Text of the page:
Working In Heat

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Working in hot conditions can result in a number of adverse health effects ranging from discomfort to serious illnesses.

These various conditions are generally grouped together and called heat stress or heat stroke. In extreme circumstances this can lead to muscle meltdown or even death. A number of officers have suffered serious heat related conditions over the years. In extreme heat, workers must be able to carry out their work without a risk to their health and safety so far as is reasonably practicable.

It is important to distinguish between a condition that threatens health and safety, and a feeling of discomfort.

The risk to the health of workers increases as conditions move further away from those generally accepted as comfortable. Heat strain can arise from working in high air temperatures, exposure to high thermal radiation or high levels of humidity. This condition is potentially fatal.

Both personal and environmental factors should be considered when assessing the risks to health from working in a very hot environment.

Personal factors include the level of physical activity, the amount and type of clothing worn, and duration of exposure. Environmental factors include air temperature, the level of humidity, air movement and radiant heat.

Work should be carried out in an environment where a temperature range is comfortable for workers and suits the work they carry out. Air temperatures that are too high can contribute to fatigue and heat related illnesses.

Thermal comfort is affected by many factors, including air temperature, air movement, floor temperature, humidity, clothing, the amount of physical exertion, average temperature of the surroundings and sun penetration.

Optimum comfort for sedentary work is between 20 and 26 degrees Celsius, depending on the time of year and clothing worn. Workers involved in physical exertion usually prefer a lower temperature range. The means of maintaining a comfortable temperature will depend on the working environment and the weather, and could include any of the following:

  • air-conditioning
  • fans
  • open windows
  • building insulation
  • the layout of workstations
  • direct sunlight control
  • controlling air flow and the source of draughts. 

If it is not possible to eliminate exposure to extreme heat, the risk of heat strain and heat exhaustion must be minimised so far as is reasonably practicable.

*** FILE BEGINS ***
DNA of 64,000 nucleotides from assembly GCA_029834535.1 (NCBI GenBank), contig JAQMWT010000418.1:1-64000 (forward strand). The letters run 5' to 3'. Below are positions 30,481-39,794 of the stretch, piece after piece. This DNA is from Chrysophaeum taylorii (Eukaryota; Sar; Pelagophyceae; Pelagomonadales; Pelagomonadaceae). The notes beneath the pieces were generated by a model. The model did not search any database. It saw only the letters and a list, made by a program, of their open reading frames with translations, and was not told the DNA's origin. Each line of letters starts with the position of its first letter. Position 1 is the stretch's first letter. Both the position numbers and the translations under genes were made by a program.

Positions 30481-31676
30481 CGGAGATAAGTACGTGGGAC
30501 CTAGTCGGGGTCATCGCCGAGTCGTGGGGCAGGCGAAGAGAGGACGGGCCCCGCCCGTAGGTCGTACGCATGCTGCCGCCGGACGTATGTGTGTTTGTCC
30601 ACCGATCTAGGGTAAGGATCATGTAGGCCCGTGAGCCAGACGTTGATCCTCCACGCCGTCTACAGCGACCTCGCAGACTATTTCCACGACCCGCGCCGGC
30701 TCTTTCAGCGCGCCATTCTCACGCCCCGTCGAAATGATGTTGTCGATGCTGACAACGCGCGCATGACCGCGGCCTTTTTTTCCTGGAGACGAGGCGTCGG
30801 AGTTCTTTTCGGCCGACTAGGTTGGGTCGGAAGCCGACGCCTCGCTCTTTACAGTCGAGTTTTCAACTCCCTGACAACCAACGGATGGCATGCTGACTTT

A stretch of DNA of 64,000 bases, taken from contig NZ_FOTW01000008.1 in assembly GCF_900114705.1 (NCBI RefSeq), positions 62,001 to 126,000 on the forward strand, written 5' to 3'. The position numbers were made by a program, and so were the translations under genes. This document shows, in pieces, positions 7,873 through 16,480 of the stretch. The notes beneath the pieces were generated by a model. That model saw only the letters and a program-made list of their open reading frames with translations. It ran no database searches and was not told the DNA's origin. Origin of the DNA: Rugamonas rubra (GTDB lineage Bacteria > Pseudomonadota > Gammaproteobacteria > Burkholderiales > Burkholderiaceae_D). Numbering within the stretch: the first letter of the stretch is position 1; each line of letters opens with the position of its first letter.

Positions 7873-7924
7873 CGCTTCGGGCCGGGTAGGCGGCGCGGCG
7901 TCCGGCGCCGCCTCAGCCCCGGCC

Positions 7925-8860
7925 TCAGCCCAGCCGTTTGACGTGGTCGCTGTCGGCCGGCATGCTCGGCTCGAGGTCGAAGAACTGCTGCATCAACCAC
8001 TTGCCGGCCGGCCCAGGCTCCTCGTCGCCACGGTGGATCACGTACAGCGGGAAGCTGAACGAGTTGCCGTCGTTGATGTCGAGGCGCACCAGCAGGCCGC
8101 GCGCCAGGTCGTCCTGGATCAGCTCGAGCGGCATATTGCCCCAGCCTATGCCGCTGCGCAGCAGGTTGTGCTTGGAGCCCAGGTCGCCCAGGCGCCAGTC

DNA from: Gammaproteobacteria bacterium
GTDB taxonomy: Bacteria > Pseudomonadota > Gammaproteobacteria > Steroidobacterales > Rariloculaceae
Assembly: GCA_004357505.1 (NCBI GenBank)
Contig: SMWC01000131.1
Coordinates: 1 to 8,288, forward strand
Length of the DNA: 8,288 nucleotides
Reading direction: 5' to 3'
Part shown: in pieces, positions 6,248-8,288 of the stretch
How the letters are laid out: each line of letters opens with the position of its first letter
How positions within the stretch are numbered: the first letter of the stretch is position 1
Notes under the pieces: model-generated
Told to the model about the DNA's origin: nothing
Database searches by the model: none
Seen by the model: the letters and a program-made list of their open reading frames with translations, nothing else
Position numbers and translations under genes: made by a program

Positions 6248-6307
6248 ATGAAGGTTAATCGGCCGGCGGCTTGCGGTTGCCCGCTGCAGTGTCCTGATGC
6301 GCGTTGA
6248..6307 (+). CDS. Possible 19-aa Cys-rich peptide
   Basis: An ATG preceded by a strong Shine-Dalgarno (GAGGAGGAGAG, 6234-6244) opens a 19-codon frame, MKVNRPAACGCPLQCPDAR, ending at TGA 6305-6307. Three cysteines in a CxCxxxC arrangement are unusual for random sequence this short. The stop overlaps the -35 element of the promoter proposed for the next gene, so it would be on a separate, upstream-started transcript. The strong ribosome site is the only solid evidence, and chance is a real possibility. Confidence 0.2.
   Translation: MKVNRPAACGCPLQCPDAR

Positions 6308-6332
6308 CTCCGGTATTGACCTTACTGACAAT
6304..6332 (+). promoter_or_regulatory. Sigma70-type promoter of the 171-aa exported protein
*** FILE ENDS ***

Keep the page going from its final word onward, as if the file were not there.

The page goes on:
For example:

  • increase air movement using fans
  • install air-conditioners or evaporative coolers to lower air temperature
  • use mechanical aids to assist in carrying out manual tasks
  • alter work schedules so that work is done at cooler times.

The following control measures should also be considered but are least effective if used on their own:

  • slow down the pace of work if possible
  • provide a supply of cool drinking water
  • provide a cool, well-ventilated area where workers can take rest breaks
  • provide opportunities for workers who are not used to working in hot conditions to acclimatise, for example job rotation and regular rest breaks
  • ensure light clothing is worn to allow free movement of air and sweat evaporation.

Immediate assistance should be provided if any worker experiences any of the following symptoms of heat strain: dizziness, fatigue, headache, nausea, breathlessness, clammy skin or difficulty remaining alert.

When working outside remember to use sunglasses, sunscreen, long sleeved shirts and wide brimmed hats. All of these items should be provided by the Police Force to protect you. Remember to drink lots of cool water often, about 200mL every 15 to 20 minutes, and use air-conditioned vehicles for work breaks when temperatures become extreme.

When the temperature in the workplace reaches 30 degrees Celsius the LAC, DO and Shift Supervisor should start to consider allowing staff to take rest breaks or even consider suspending work until conditions improve.

Humidity levels cannot be measured readily, but a standard thermometer can be used to give temperature readings. Therefore, recommendations for modifying work activities are based on temperature ranges.

When humidity is high, tolerance of high temperatures is reduced due to the decreased capacity for cooling from evaporation of sweat. Subjective feelings about humidity should be taken into account when considering modifying or suspending work.

Physically demanding work and work that involves safety-critical tasks require careful consideration by the LAC, DO and Supervisor in relation to allowing work breaks or suspension of work.

Note that the use of personal fans or heaters in an air-conditioned area where people are experiencing discomfort may exacerbate the situation. It can actually make the area hotter or colder due to interference with the automatic control system of the air conditioning system.

For example, a personal fan may cause a nearby air conditioning thermostat to falsely sense that the room is too cool, consequently increasing the warm air supplied to the room. This exacerbates the already uncomfortably warm environment.

Further information on working in heat can be found in:

Or contact the Police Association on 02 9265 6777, EN 57070. 

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